Josh Tomlin bounced back after the worst start of his career and tossed a solid game against the Detroit Tigers on April 10. In that game, Tomlin went 5.0 innings of shutout ball on 4 hits while walking 2 and striking out 3. He did lower his season ERA by 15 runs, however, so if this trend continues, he will finish Sunday with an ERA of -6.00. To put that in perspective, Corey Kluber still has a positive ERA of 1.57 #scrub.

Players to watch

  • Justin Smoak - Smoak had shown flashes of excellence since 2013, but he didn’t put it all together until last season when he had a breakout season in his age 30 season. He finally played his first full season as an everyday player and he looked fantastic. He played in all but four games for the Blue Jays and he was named to the AL All-Star team for the first time in his career. His slash line backed this up; last season, Smoak owned a slash line of .270/.355/.529 (which translates to a wRC+ of 132). His walk rate suddenly shot up and continues to do so in 2018 and his strikeout rate plummeted from awful levels to merely average levels. Smoak also got in on the home run explosion, hitting a team-leading 38 bombs. His hot start in 2018 (.313/.414/.542 across 58 PAs) is aided by a BABIP 100 points above his career average, so his numbers will drop as his luck normalizes. Regardless, expect Smoak to be an offensive threat all weekend.
  • Yangervis Solarte - Since 2014 when he entered the league, Solarte has quietly been a solid utility player for both the Yankees and the Padres and was able to hold his own in the couple of seasons where he was an everyday player. Devon Travis will block him at second base this season and Troy Tulowitzki and Aledmys Diaz will block him at shortstop, but he will be able to slot into either position for match-ups and days off, so he will get significant playing time this season. He’s yet to walk so far in 2018 and he hasn’t had many hits, but of the seven hits that he has had, five of them have gone for extra bases (two doubles and three home runs). His BABIP is also sitting at a dismal .160, more than 100 points lower than his career norm. Look to Solarte to bat and produce in key situations this weekend.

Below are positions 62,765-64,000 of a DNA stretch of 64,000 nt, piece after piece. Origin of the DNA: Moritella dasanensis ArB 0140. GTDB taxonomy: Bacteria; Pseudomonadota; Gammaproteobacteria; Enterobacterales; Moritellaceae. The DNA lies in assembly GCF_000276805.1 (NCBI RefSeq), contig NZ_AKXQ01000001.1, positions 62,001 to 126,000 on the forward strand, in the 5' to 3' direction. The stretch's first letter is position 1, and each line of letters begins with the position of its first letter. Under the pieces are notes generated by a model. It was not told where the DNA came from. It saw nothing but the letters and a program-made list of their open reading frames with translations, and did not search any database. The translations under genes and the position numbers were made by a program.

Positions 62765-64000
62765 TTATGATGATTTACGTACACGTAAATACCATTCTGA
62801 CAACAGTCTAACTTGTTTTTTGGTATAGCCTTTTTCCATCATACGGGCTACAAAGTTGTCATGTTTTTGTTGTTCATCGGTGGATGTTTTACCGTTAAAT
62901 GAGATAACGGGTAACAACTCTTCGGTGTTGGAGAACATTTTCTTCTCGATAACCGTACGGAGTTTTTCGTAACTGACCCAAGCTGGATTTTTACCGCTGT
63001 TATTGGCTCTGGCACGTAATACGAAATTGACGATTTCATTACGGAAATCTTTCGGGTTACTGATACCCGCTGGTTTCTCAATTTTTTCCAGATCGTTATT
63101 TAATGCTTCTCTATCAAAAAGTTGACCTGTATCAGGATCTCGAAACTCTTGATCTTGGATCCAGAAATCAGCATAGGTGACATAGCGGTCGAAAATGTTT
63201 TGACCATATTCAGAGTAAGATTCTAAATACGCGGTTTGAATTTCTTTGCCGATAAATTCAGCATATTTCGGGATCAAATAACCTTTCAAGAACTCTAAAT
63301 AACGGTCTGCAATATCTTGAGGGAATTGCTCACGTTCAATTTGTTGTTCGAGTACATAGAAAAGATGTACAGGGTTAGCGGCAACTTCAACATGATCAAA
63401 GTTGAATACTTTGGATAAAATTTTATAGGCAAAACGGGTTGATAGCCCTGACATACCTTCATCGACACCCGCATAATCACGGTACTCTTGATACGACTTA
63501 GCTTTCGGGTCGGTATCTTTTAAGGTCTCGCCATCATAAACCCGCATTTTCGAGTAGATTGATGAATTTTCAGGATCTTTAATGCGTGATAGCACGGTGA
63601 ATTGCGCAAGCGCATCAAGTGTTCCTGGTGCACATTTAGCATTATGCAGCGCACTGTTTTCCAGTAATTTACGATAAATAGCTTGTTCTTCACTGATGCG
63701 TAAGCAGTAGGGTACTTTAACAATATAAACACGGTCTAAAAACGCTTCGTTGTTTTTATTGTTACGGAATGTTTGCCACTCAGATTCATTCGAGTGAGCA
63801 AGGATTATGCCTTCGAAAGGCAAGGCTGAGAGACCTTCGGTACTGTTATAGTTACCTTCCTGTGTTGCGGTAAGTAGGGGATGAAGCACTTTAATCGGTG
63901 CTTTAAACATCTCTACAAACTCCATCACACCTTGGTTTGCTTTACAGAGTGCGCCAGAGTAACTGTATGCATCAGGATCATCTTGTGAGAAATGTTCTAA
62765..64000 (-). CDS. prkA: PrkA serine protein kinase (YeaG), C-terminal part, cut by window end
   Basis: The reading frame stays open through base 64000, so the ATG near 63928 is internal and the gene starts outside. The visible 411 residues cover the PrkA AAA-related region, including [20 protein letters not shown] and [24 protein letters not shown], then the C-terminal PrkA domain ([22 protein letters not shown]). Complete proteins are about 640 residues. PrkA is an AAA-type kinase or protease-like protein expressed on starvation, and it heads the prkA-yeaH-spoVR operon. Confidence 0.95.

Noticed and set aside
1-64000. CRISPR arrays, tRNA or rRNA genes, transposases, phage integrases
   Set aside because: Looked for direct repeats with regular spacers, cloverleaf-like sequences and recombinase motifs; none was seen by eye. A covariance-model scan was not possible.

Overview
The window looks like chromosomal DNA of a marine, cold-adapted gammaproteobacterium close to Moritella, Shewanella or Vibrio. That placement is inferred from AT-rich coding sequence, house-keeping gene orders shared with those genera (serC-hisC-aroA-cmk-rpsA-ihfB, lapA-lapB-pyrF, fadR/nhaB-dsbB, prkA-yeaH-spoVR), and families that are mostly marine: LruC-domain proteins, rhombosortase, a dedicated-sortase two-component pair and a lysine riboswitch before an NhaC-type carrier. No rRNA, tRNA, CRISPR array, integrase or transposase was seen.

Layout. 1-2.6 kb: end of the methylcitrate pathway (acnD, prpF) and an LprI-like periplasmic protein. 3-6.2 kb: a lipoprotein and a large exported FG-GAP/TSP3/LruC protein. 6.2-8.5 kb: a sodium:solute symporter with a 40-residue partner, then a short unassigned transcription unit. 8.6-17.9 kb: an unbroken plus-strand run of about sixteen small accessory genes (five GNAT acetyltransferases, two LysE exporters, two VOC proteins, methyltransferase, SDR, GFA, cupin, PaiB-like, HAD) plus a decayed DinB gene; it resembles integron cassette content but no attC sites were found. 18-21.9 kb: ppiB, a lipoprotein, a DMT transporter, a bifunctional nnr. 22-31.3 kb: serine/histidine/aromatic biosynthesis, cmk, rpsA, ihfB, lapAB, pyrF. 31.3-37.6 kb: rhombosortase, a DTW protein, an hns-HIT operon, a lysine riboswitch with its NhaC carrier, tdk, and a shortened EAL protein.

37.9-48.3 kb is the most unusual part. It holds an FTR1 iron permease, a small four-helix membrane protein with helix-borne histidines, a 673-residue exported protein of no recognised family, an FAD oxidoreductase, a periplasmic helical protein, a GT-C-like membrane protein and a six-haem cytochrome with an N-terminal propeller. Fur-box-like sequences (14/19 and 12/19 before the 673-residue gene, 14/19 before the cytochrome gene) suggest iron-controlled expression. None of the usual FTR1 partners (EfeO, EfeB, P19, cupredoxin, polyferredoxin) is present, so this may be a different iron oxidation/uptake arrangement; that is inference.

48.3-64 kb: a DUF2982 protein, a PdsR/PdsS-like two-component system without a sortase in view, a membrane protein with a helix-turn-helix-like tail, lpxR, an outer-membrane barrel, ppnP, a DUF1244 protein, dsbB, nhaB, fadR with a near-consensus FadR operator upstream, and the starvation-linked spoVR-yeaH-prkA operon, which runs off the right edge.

• Danny Barnes - Barnes entered the majors in 2016 and has been a solid late innings reliever for the Blue Jays in that time frame. He pitched in 66.0 innings last season and allowed 26 earned runs. He has a tendency to give up too many home runs, but his WHIP last year (1.091) was excellent, indicating that he was able to minimize traffic on the bases. In the 6.1 innings he’s pitched so far this season, he’s allowed just one run (a home run) and has struck out 8. He’s not the closer for the Blue Jays, but look for him to pitch some high leverage innings late in games.
  • Roberto Osuna - Osuna is the closer for the Blue Jays, and he’s been absolutely dominant since entering the majors in 2015. He pitched fewer innings last season than he had in either of the previous two, but he was just as effective in the innings that he did pitch. He’s got a mid-90s sinker and four-seam fastball that he uses to get batters to either strike out or ground out. In 2017, Osuna pitched in 64.0 innings and struck out 83 and walked only 9 (which translates to an ERA+ of 137). His WHIP has always been sub-1.00, so if the Blue Jays are up in the ninth inning, expect Osuna to come in and not let anyone get on base. In the 6.1 innings he’s thrown so far this season, Osuna has not allowed a run and, while he’s only struck out 3, he has only allowed 2 hits while walking no one.


The offense is alive

The offense, after being the worst in MLB prior to the previous series, suddenly came alive and began hitting like everyone anticipated that they would. The pitching was excellent during the Detroit series, but the offense giving the rotation some breathing room was certainly a welcome change.

What’s up with Andrew Miller?

On the surface, Andrew Miller has been Andrew Miller. His wipeout slider is still making hitters look silly and he’s yet to allow a run this season. However, digging a bit deeper into his numbers, we see that he’s suddenly walking a lot more hitters and allowing more hits than usual, which is putting more traffic on the bases and forcing the big man to get out of his own jams. It’s really, really hard to complain about your star reliever when he hasn’t given up a run, but the hope is that Miller will correct the control issues that have plagued him early this season before they eventually catch up with him.

Toronto Blue Jays roster



How many games will the Indians win against the Blue Jays?

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  • 21%
    (32 votes)
  • 59%
    (90 votes)
  • 13%
    (20 votes)
  • 5%
    (9 votes)
151 votes total Vote Now